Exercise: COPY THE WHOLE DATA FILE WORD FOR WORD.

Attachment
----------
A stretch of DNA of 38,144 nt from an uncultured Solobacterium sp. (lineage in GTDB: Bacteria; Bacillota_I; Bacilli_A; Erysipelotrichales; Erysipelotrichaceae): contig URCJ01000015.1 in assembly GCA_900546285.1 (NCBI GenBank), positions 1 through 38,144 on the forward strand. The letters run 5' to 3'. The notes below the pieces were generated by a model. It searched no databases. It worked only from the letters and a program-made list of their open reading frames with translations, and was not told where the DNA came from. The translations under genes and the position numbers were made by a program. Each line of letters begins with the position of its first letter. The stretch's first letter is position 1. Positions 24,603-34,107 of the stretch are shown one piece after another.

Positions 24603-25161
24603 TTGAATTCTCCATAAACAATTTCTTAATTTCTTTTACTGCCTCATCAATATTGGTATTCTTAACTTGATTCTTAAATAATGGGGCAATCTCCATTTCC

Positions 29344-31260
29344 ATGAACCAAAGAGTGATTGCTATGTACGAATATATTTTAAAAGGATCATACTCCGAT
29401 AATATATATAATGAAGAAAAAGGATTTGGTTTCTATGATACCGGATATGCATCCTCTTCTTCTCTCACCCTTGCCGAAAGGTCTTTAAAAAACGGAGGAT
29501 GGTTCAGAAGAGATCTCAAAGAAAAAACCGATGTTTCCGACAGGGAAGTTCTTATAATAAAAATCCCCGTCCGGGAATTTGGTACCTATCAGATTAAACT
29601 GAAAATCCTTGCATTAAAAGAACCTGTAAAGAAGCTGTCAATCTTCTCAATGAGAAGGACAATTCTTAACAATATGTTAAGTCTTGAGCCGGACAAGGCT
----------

A stretch of DNA of 38,144 nt from an uncultured Solobacterium sp. (lineage in GTDB: Bacteria; Bacillota_I; Bacilli_A; Erysipelotrichales; Erysipelotrichaceae): contig URCJ01000015.1 in assembly GCA_900546285.1 (NCBI GenBank), positions 1 through 38,144 on the forward strand. The letters run 5' to 3'. The notes below the pieces were generated by a model. It searched no databases. It worked only from the letters and a program-made list of their open reading frames with translations, and was not told where the DNA came from. The translations under genes and the position numbers were made by a program. Each line of letters begins with the position of its first letter. The stretch's first letter is position 1. Positions 24,603-34,107 of the stretch are shown one piece after another.

Positions 24603-25161
24603 TTGAATTCTCCATAAACAATTTCTTAATTTCTTTTACTGCCTCATCAATATTGGTATTCTTAACTTGATTCTTAAATAATGGGGCAATCTCCATTTCC

Positions 29344-31260
29344 ATGAACCAAAGAGTGATTGCTATGTACGAATATATTTTAAAAGGATCATACTCCGAT
29401 AATATATATAATGAAGAAAAAGGATTTGGTTTCTATGATACCGGATATGCATCCTCTTCTTCTCTCACCCTTGCCGAAAGGTCTTTAAAAAACGGAGGAT
29501 GGTTCAGAAGAGATCTCAAAGAAAAAACCGATGTTTCCGACAGGGAAGTTCTTATAATAAAAATCCCCGTCCGGGAATTTGGTACCTATCAGATTAAACT
29601 GAAAATCCTTGCATTAAAAGAACCTGTAAAGAAGCTGTCAATCTTCTCAATGAGAAGGACAATTCTTAACAATATGTTAAGTCTTGAGCCGGACAAGGCT